Use the Flight Progress Tracking Sheet to track individual flights. Multiple copies of these two pages will be necessary to fully document the flight record of the student. At the right-most column of this sheet, indicate the maximum score achieved for each lesson segment. In the following example, Frank Schüler has had a total of 11 flights with 6 different instructors (which can often happen in a club environment). Each instructor gave a score of 1, 2, or 3 depending on the student's progress.
Student solo is not permitted until a score of "3" has been documented and achieved for all sections listed as required for solo flight. Refer to the Training Syllabus Tracking Sheet for a list of all sections required for student solo. Once all of the appropriate sections have been demonstrated at the solo proficiency level or higher, both the student and instructor will sign the affirmation statement. This statement can be found at the end of the Training Syllabus Tracking Sheet. This indicates that both the instructor and student have successfully accomplished the full training program, and that it has been completed to their satisfaction. The instructor will keep the original signed document, and prepare a copy for the student to keep for his or her own record keeping.
Using QR Codes
Each section in the printed version of the training syllabus contains a QRcode. The QR code is located in the upper right hand corner of each section of the syllabus (also shown here). These QR codes are included as a convenience for smart-phone equipped instructors or students who are using a printed copy of the syllabus, and are not near an Internet connected computer. While using a smart phone with a QR code reader, the savvy instructor or student can pull up the online copy of that particular page of the syllabus. Use this to follow any hyperlinks or videos that the lesson plan may include.
Before or immediately after your first lesson
Student Pilot License: As you near your first solo, you will need a student pilot's certificate. If you are already a rated pilot seeking an additional category glider rating, your pilot's license will suffice. Since 1 April 2016, all student pilots must go through a TSA background check. Begin the process for getting a student pilot certificate by signing up with the FAA's Integrated Airman Certification and Rating Application (IACRA) at https://iacra.faa.gov/IACRA/Default.aspx .
FAR/AIM As you progress through the training program, it is highly recommended that you own a copy of the FAR/AIM. All of the regulations are online and linked throughout this syllabus, but you should still have the book for ready reference and reading.
Local Sectional Chart You must be familiar with the airspace around our airport. There are some very complicated and dangerous airspaces near to our field, and owning a sectional is an important step toward understanding the airspace and air traffic in our area. You may use on-line sectional tools such as skyvector.com, but you may not use those charts for in-flight navigation. There are two sectional charts for our area. The Washington Sectional covers the airspace to the east and south of our base of operations. The Cincinnatti chart covers the areas to the west. These charts can be purchased at our FBO, or on-line. The FAA provides an excellent resource on how to read aeronautical charts in the 12th edition of the Chart Users Guide.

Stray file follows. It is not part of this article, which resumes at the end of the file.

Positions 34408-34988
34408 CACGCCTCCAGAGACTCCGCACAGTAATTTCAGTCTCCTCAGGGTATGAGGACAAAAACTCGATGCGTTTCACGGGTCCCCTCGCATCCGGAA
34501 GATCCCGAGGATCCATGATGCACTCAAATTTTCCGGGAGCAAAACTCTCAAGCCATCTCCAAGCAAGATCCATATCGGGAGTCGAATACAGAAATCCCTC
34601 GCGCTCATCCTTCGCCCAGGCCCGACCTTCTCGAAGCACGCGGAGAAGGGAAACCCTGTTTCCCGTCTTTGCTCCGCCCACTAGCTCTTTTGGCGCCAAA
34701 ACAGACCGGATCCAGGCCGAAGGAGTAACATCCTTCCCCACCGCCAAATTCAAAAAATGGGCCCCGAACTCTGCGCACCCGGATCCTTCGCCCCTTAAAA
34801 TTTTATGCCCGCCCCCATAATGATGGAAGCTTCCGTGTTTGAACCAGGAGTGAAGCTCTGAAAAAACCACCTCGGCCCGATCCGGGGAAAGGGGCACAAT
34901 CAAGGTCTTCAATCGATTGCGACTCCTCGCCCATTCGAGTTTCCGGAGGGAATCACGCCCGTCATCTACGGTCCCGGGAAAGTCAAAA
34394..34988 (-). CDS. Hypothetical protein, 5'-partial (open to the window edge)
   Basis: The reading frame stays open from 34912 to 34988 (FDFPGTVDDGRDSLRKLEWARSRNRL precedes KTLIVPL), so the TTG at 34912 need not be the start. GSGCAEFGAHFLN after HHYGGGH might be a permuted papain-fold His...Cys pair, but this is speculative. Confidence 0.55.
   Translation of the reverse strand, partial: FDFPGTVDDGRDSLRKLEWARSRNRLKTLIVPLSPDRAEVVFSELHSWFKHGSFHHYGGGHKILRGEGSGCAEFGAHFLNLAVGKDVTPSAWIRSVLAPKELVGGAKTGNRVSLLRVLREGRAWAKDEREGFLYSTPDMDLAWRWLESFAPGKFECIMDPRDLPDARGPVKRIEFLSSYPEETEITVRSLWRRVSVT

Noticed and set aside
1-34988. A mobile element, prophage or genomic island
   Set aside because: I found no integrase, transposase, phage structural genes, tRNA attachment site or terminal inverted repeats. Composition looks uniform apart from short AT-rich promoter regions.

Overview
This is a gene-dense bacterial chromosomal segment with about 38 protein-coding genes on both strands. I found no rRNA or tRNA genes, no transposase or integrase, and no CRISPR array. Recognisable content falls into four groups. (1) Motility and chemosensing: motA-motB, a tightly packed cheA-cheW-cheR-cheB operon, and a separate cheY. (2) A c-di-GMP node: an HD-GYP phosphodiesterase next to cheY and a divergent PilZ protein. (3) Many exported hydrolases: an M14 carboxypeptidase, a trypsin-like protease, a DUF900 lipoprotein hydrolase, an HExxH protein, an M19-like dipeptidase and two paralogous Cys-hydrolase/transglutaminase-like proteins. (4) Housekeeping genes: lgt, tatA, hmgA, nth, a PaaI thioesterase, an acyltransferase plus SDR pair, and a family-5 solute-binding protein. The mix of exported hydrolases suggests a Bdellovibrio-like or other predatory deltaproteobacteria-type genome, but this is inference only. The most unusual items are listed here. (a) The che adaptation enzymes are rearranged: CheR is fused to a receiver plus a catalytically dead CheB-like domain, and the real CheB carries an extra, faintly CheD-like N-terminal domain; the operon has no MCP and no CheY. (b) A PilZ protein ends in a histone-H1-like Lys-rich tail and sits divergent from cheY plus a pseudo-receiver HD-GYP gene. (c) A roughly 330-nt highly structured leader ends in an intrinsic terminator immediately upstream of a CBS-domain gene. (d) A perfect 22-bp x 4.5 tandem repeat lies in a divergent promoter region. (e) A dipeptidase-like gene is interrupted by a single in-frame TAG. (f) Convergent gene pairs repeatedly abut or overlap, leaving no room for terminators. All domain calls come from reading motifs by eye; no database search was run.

FAA Knowledge Exam Materials
If this is your first pilot rating, or if this is your first pilot rating at the Private Pilot level, you will need to complete a knowledge test, administered by the FAA. If you already have a Private Pilot rating for any powered aircraft, you are not required to pass the FAA knowledge exam for gliders. Please see the FAA's general information about the knowledge tests (https://www.faa.gov/pilots/testing/).
It is strongly recommended that pilots who are nearing their first solo should have their FAA knowledge test taken and passed before or immediately following their first solo. Any delays in taking the knowledge test can severly impact the student's progress toward a rating.
There are two paths to passing the knowledge exam. The most effective technique is to enroll in a training course that focuses on the private pilot knowledge exam for gliders. If no such training course exists in your area, you may do a home-study course. If you are going through with the home-study course, please follow these recommended actions.
Once you have studied the material and are comfortable with the contents, have a Skyline Soaring Club instructor endorse you to take the written test. Find an FAA-approved Testing center with this FAA document: https://www.faa.gov/training_testing/testing/media/test_centers.pdf . Most testing centers usually charge around $150 to take the written test.
FAA Practical Test Preparation
The practical test is the culmination of all that you have learned during the training process -- both they activity of flying along with the knowledge required by the FAA to be a safe airman. One way to make sure that all topics are covered during the study process is to use a test prep book specifically tailored toward the glider pilot practical test. Bob Wander's 'Made Easy' books cover this very well. There are separate books preparing the Private Pilot candidate and Commercial Pilot candidates.
I affirm that I, __________________________________________________, have received satisfactory and complete instruction for solo flight, including all applicable topics listed above, and as also as defined in 14 CFR 61.87(i), 61.107(a), and 61.107(b). Student's Signature, _____________________________________, Date ____________ Instructor's Signature, ____________________________________Date ____________.